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FIFA 23: The New Features Coming to EA Sports’ Soccer Juggernaut

How long will FIFA be FIFA? With ongoing rumblings both at EA Sports and at global soccer’s governing body itself concerning the future of the planet’s most feverishly binged sports simulation, it was anyone’s guess as to whether we were in for a full-on franchise reboot (or the dawn of some sort of soccer video game multiverse of madness) when it came time for the sequel to FIFA 22 to drop this fall.

Well, according to a Monday report from Tom Henderson of Xfire, there are some legitimately new features to look forward to in the next edition of EA’s titanic world football offering. And while they don’t rise to a radical level this year, one key FIFA 23 advancement regarding cross-platform online play will have enthusiasts buzzing.

1. The FIFA Name is Staying (for Now)

In the fall of 2021, we were faced with the question of whether or not EA’s soccer games would continue to feature FIFA as its title sponsor at all. As Boardroom’s Randall Williams wrote in October:

“As The New York Times notes, FIFA has requested that EA pay $1 billion every four years (yes, read that again). FIFA currently receives an annual licensing fee of about $150 million for the game. EA has already registered a trademark for the phrase “EA Sports FC” should the two sides not come to terms on a way forward.”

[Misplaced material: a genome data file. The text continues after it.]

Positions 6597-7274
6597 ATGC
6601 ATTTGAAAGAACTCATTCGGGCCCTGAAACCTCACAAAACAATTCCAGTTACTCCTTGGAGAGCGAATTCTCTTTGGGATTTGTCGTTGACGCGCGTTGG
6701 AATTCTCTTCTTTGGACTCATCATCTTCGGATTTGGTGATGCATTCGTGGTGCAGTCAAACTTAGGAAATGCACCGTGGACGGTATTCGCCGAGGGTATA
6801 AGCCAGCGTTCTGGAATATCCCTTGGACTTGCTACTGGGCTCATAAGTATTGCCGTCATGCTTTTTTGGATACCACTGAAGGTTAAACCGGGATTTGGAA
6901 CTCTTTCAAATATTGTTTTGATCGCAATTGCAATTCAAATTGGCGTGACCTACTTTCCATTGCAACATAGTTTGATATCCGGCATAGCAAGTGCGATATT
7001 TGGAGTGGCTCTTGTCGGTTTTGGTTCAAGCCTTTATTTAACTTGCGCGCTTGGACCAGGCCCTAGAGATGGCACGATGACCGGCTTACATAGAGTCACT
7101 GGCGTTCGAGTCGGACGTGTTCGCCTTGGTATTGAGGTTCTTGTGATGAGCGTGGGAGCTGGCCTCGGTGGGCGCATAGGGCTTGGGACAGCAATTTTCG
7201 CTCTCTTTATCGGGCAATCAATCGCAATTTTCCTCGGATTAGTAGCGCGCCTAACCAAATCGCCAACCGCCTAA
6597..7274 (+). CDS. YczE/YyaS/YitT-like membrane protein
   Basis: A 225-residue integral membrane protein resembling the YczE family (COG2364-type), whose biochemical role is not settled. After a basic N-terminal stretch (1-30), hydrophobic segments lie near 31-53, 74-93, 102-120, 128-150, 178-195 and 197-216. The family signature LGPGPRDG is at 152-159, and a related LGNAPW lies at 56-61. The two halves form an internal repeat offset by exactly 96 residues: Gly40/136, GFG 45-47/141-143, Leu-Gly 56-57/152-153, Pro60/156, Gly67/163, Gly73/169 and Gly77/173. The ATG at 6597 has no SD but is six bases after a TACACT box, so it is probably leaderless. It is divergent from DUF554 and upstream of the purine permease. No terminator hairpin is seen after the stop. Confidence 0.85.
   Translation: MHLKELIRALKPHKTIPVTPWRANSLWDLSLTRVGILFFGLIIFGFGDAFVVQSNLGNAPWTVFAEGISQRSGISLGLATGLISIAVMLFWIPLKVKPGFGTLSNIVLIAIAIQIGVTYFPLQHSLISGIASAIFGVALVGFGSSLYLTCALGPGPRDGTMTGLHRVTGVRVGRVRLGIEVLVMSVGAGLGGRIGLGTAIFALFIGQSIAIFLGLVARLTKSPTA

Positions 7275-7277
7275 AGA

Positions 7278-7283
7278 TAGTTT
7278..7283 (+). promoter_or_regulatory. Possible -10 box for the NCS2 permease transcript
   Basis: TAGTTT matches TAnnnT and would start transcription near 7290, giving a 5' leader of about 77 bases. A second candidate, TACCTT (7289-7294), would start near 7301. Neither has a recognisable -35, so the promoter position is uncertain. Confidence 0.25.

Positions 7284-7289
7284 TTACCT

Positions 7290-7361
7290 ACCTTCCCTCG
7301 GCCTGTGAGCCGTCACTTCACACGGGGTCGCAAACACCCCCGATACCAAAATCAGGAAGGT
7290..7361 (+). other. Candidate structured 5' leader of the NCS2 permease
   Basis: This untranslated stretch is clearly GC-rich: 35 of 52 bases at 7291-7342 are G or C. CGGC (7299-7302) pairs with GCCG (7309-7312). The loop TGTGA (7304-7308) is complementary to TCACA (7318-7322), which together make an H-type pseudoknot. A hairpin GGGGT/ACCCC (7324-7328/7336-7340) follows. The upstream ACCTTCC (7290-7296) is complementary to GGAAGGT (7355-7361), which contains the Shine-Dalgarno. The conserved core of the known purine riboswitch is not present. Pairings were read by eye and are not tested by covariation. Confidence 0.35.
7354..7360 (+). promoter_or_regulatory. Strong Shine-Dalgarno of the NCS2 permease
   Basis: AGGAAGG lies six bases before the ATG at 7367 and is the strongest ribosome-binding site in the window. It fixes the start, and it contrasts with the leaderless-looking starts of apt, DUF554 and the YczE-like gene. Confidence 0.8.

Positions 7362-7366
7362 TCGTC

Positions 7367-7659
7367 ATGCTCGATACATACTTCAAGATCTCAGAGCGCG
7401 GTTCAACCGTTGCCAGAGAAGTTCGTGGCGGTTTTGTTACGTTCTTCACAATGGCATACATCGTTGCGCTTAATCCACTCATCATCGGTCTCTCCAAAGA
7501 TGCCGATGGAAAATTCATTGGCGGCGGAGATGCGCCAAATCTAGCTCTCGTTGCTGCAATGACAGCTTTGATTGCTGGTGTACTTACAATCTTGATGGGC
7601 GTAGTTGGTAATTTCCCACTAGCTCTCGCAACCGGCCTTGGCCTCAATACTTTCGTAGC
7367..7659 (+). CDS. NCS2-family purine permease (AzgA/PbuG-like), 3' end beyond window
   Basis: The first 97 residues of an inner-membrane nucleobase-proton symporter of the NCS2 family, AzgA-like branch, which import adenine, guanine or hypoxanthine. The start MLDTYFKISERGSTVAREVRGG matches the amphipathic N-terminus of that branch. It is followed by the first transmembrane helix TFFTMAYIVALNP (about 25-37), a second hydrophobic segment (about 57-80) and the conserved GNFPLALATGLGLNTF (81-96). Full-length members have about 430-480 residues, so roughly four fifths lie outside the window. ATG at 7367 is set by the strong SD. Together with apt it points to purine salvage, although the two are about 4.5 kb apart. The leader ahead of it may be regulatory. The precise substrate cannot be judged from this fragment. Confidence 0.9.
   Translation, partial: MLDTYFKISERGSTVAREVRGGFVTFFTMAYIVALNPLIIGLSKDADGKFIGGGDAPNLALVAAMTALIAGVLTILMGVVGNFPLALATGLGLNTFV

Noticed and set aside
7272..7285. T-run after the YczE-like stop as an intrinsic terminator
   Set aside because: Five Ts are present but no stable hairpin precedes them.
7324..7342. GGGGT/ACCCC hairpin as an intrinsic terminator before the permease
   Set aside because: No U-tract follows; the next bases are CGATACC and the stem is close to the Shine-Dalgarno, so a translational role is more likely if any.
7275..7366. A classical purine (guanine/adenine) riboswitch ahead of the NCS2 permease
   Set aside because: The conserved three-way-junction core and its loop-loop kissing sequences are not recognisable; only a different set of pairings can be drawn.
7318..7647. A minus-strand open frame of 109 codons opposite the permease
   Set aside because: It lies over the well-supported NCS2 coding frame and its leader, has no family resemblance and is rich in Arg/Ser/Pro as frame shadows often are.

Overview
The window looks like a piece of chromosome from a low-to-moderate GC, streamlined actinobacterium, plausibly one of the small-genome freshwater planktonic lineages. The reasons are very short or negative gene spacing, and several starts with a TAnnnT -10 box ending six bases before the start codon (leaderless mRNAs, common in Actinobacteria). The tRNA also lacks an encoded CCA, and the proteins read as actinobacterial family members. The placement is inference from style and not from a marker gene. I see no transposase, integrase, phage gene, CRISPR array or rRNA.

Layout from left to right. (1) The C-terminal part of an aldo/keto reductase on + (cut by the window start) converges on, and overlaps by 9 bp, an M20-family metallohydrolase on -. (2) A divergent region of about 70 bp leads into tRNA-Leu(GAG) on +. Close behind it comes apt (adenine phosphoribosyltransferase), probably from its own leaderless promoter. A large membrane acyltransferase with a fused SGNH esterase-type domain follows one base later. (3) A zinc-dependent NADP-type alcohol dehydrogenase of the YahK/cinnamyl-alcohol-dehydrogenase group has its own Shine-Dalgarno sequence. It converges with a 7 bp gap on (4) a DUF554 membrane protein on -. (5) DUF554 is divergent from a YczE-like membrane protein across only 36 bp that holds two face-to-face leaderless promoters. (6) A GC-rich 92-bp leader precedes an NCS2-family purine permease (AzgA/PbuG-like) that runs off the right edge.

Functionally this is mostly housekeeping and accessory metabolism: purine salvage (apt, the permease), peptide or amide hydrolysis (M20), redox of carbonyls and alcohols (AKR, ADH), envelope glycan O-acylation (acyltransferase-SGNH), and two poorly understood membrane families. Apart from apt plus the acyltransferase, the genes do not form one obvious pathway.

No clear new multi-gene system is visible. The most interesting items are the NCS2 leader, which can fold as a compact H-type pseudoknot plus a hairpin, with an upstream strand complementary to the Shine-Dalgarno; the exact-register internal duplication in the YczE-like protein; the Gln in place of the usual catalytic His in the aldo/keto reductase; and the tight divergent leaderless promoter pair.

Well, the hypothetical days of booting up EA Sports FC 23 on your console or PC remain hypothetical — at least for this year’s edition. EA is moving ahead with FIFA 23 without any name change plans immediately apparent.

2. Building on the Women’s Game

Let’s be clear: while the franchise’s addition of a handful of women’s national teams starting with FIFA 16 on the heels of the 2015 Women’s World Cup was a necessary breakthrough and worth appreciating, WoSo unfortunately remains far from the top of the list of EA’s priorities year to year. There are still no playable women’s club teams, after all — a setback not just for one’s personal entertainment, but for visibility, dignity, and equity on the part of the athletes, teams, and leagues themselves.

If there is something to latch onto here, it’s that the game will feature fully licensed branding for the Women’s World Cup. Henderson also reports that licensing will expand for the women’s side of the game in FIFA 23, but it’s too early to know if that constitutes the club team breakthrough that fans of the NWSL, Women’s Super League, and beyond have been clamoring for.

3. Hypermotion Evolved

The days of sending a select group of footballers through hours and hours of contrived live game situations in those silly motion capture suits covered in those little lightbulb-type things are over. EA’s “Hypermotion Technology,” which made its debut in FIFA 22, has been significantly expanded.

At its core, Hypermotion uses several strategically-placed cameras at real soccer venues to capture and map live action as it happens. This data contributes to the foundations of the game to make both the look and flow of the virtual athletes’ on-field play appear more lifelike.

If FIFA 22 was a polite Hypermotion cameo, FIFA 23 may be when it really turns pro.

4. Cross-platform Play!

It’s finally here. After years of waiting, gamers will be able to play FIFA online against one another regardless of which platform they’re using to play the full game: PlayStation, Xbox, or PC.

The change won’t mean anything to those who are content to play manager careers or home games against opponents seated on the other side of the same couch, but it’s a major shift for online competitors and FIFA Ultimate Team enthusiasts who’ve seen their list of potential opponents limited year after year.

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